March 14, 2008

Daily Show Correspondent Visits Cornell

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The Daily Show with Jon Stewart has been a near and dear part of my life for many years now, a source of solace that placates my righteous indignation with its tongue-in-cheek jabs at the powers that be. Whether highlighting government incompetence or mocking the inanity of the news media, Comedy Central’s darling little program accomplishes more effectively with its trademark irony, what ranting commentators and activists of the left attempt to do with their columns and protests — that is, point out the hypocrisy in which our society is steeped.
Lucky for me then, Dan Bakkedahl, a veteran Daily Show correspondent, stopped by the Statler Auditorium for a brief talk Wednesday evening at the invitation of the Cornell Democrats and a host of other organizations. In a little over an hour, the good-humored Bakkedahl, with the help of clips from the show, looked back on his recently-completed tenure at the program, treating the audience to an inside look at how the correspondents put together their segments. Although he’s a hilarious guy (obviously), Dan didn’t so much entertain as instruct, going bit by bit through the process of creating a mock news story.
Do you know, for example, what a “reversal” is in TV jargon? Apparently, due to Comedy Central’s tight pockets, each interview essentially has to be filmed twice, once from the perspective of the correspondent, and once from that of his subject. Bakkedahl made it seem like hard work, but it’s hard to have much sympathy for a guy whose job entails repeating lines like “Let’s get back to the robot lesbians.” I felt significantly worse for Dan’s victims, the often goodhearted people who are subjected to the show’s “ironic viewpoint.” This basically means, according to Bakkedahl, that the predominant characters in each story — hero, victim, and aggressor — are the opposite of whom we would expect.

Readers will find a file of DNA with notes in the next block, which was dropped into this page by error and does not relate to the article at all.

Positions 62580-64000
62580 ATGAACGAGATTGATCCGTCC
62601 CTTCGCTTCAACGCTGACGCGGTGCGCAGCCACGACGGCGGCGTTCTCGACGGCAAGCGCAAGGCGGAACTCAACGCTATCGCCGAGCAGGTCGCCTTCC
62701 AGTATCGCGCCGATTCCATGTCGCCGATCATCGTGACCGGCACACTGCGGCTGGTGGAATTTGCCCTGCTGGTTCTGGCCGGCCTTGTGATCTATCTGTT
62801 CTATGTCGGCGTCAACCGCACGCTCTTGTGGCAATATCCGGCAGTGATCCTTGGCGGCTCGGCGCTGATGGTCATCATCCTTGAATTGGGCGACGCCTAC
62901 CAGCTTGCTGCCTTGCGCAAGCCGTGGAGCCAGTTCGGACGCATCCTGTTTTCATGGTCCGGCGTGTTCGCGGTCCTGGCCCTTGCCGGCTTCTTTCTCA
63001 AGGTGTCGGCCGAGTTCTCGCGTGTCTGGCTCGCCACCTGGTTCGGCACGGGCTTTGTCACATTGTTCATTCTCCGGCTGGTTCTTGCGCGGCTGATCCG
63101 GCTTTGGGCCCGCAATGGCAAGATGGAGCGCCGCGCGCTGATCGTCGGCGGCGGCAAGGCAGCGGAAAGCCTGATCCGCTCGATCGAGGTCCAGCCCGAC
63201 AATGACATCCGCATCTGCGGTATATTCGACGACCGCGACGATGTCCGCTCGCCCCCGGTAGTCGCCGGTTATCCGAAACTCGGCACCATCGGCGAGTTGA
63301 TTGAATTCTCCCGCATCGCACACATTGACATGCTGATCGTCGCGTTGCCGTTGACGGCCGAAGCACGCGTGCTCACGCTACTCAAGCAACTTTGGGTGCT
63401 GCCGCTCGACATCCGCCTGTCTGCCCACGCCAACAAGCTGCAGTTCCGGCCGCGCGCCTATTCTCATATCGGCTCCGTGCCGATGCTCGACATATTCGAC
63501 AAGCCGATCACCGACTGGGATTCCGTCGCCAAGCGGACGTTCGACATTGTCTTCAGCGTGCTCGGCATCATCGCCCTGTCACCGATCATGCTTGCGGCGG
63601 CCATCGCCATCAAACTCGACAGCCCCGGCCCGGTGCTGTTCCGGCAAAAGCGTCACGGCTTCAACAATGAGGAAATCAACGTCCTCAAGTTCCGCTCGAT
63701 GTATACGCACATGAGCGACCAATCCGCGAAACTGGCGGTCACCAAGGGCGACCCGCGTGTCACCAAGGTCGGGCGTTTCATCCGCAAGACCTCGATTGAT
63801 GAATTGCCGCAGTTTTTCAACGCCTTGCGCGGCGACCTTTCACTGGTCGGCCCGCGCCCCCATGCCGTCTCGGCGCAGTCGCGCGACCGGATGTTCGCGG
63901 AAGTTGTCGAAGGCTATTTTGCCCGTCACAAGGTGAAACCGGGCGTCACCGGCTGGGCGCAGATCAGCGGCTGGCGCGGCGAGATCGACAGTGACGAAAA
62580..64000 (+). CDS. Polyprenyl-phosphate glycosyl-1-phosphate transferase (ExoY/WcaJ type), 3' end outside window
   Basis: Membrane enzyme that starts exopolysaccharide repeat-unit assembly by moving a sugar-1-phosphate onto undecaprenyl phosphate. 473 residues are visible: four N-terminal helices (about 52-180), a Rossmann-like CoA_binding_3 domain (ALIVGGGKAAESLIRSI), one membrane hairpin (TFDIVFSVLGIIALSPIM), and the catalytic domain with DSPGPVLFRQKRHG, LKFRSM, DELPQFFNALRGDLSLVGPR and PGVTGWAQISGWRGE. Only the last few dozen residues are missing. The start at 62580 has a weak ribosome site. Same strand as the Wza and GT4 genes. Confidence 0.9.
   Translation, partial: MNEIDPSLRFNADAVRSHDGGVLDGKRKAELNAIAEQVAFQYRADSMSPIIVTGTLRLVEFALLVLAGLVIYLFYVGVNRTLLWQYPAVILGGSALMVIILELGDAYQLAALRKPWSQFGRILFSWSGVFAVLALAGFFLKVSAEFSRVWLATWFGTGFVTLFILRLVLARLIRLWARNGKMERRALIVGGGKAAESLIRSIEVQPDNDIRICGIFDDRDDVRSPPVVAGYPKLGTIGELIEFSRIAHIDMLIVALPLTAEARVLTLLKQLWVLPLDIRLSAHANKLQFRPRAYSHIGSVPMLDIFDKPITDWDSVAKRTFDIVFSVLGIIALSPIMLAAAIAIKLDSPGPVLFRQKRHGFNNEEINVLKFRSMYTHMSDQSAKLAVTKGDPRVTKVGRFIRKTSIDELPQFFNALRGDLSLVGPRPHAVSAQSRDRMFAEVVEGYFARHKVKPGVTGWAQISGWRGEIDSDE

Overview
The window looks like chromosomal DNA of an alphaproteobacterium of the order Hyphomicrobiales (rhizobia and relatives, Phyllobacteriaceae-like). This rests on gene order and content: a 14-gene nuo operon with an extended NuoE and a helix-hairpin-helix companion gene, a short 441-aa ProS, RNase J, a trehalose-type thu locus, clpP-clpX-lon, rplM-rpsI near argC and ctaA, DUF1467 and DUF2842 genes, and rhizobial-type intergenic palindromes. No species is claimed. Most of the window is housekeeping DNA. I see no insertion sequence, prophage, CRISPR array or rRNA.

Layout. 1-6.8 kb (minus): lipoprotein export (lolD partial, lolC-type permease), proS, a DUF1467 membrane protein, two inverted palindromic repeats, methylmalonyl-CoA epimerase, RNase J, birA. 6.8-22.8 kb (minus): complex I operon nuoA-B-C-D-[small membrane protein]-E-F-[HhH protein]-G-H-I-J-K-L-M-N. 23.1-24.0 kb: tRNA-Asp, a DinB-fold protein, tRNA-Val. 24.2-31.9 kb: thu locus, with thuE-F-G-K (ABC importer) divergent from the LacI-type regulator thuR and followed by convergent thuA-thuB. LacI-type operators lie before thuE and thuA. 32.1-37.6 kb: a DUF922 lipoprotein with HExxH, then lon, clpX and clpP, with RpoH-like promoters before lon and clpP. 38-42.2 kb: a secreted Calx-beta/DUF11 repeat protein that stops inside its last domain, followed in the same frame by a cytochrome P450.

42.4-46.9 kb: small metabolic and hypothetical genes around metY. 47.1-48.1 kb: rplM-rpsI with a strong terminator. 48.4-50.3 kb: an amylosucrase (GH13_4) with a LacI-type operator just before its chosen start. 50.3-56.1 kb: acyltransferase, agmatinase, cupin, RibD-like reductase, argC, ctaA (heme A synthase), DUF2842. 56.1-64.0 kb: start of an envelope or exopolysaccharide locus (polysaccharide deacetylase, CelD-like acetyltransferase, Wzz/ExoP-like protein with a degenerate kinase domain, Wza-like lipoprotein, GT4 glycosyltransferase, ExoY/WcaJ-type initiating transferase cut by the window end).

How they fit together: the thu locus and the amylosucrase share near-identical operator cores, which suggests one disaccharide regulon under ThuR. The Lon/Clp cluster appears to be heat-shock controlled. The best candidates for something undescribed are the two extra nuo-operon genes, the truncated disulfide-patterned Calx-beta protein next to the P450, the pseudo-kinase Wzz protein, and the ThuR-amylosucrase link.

And so we have, in Dan’s most deconstructed segment, a sinister Minnesotan average-Joe who opposes plans to build an unnecessary wall around the local women’s prison. The unlikely hero in the story is Bo Deitl, a man Bakkedahl described as “insane.” A former New York City detective, Bo spews nonsense about dildo rampages and “annual” sex (he means anal) in an attempt to emphasize the importance of security. In his talk, Bakkedahl went through in detail the laborious interview he conducted with Bo, during which Dan had to pantomime reactions and, hardest of all, try not to laugh. At times sounding like a lawyer interrogating a witness, Bakkedahl spoke about “taking people off their game” and “poking” them into outlandish statements. The key point was this: “they may be faster and smarter than me, but they’re not faster and smarter than our editing equipment.” Oh, Dan, you clever man.
In addition to discussing the interview process, Bakkedahl emphasized the hard work that goes into The Daily Show. Jon Stewart, the host — “short and neurotic” — can be seen rushing through the halls as early as 9 a.m., gathering material and memorizing scripts. Researchers hit the phones searching for suitable interviewees. Writers revise and edit the material up until show time. And the correspondents, in demand and beleaguered, are always on call.
The most striking thing about Bakkedahl, though, is his easy manner. He made no attempt during his talk to come off as smarter than the rest of us — which, given some of the people he talks to in his line of work (see Bo Deitl, above), he certainly has a right to. And he even sounded like a little kid when recalling his fondest moments on the job, like meeting the White Stripes or Allan Alda.
It wasn’t all frivolity, though; Bakkedahl pointed out that Stewart and the correspondents had a special moral mission of eviscerating especially repugnant and bigoted figures. A homophobic cowboy, for example, was prodded on his views of male beauty; he chose Clark Gable and Tom Selleck as his personal favorites. “The Daily Show” may not be the most reliable or the most insightful source for social commentary, but, as Bakkedahl demonstrated through his deconstruction of the show’s segments, comedy can serve a useful purpose in uncovering the hidden blemishes and idiosyncrasies of America.